“In life it is more necessary to lose than to gain. A seed will only germinate if it dies” (Boris Pasternak).
A “BREAKTHROUGH” IS A MAJOR ACHIEVEMENT, ONE THAT OPENS THE DOOR TO MUCH FURTHER PROGRESS. It’s important in life to take whatever steps we can take, however small, and we ought not to underestimate the value of ordinary progress. But isn’t it exciting when a big step can be taken? On those occasions when some significant barrier or obstacle is overcome and we find ourselves in the presence of a whole range of new possibilities, that’s when we’re glad we kept going when it would have been easy to give up.
As can be seen from the word itself, “breakthroughs” involve “breaking through” limits. The limit might be what we think is possible. It might be what we’ve been able to do before. It might be what we presently know or understand. Or (and this is perhaps the most common limit of all) it might be what we feel in the mood to do. Limits come in many shapes and sizes, but they all have this in common: they keep us from going anywhere but where we are right now.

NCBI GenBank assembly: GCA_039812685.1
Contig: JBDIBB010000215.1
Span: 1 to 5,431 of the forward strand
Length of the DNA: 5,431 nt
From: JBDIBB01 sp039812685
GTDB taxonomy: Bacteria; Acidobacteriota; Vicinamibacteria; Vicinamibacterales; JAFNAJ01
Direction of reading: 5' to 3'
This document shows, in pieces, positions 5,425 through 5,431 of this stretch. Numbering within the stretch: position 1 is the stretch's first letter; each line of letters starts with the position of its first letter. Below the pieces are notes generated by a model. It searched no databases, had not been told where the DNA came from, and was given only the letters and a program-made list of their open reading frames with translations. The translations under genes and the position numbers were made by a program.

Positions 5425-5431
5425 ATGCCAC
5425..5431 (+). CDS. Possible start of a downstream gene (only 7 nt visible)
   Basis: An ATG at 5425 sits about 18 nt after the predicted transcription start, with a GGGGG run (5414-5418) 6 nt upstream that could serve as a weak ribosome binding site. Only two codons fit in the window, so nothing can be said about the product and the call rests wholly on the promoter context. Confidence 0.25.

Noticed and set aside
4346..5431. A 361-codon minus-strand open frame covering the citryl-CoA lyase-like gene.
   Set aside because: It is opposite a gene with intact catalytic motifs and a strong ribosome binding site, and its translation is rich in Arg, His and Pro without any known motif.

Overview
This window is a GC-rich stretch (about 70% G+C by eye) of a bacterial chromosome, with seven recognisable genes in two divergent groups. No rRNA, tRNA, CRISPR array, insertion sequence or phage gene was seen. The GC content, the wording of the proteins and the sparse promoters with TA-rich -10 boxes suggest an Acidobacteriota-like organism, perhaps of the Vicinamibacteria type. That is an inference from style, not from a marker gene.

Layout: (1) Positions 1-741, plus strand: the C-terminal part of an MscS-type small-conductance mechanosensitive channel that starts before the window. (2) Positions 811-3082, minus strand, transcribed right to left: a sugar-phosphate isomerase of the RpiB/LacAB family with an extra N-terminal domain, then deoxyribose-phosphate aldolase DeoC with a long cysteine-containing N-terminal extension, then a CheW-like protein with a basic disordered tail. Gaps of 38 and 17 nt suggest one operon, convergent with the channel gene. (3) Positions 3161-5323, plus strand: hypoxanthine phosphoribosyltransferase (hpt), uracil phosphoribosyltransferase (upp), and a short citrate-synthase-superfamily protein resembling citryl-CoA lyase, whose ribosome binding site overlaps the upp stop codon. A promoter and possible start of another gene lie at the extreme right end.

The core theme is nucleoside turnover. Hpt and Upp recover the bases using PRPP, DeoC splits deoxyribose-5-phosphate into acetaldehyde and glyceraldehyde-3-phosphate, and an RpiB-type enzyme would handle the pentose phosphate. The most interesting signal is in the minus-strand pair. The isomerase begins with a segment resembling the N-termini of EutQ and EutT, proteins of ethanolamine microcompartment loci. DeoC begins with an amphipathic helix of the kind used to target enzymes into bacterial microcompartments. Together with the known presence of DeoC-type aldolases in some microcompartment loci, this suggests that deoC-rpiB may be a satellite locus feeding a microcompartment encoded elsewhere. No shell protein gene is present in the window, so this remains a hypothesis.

When we have a breakthrough, we burst out of our limits and move ahead into new territory. The barriers are broken, and we learn that what we previously were limited from doing, we now can do.
We’d all like to enjoy breakthroughs more often, but we don’t because we’re not willing to pay the price. Despite the fact that they hinder us, limits do provide a certain amount of comfort and familiarity. And people who’re not willing to experience the discomfort of “breaking through” are doomed to stay where they are. We have to lose certain things in order to gain others, and the loss can sometimes be so dramatic that it feels like death. But we can’t have it both ways at once. As Pasternak observed, “A seed will only germinate if it dies.”
Perhaps that’s why people with the pioneering spirit aren’t very common. For all our talk about wanting progress, most of us are content to stick with what we’ve already got. But thank goodness for those who’ve got the courage to break through limits! Let’s appreciate them for the scary, unsettling sacrifices they’ve been willing to make.
“One doesn’t discover new lands without consenting to lose sight of the shore for a very long time” (André Gide).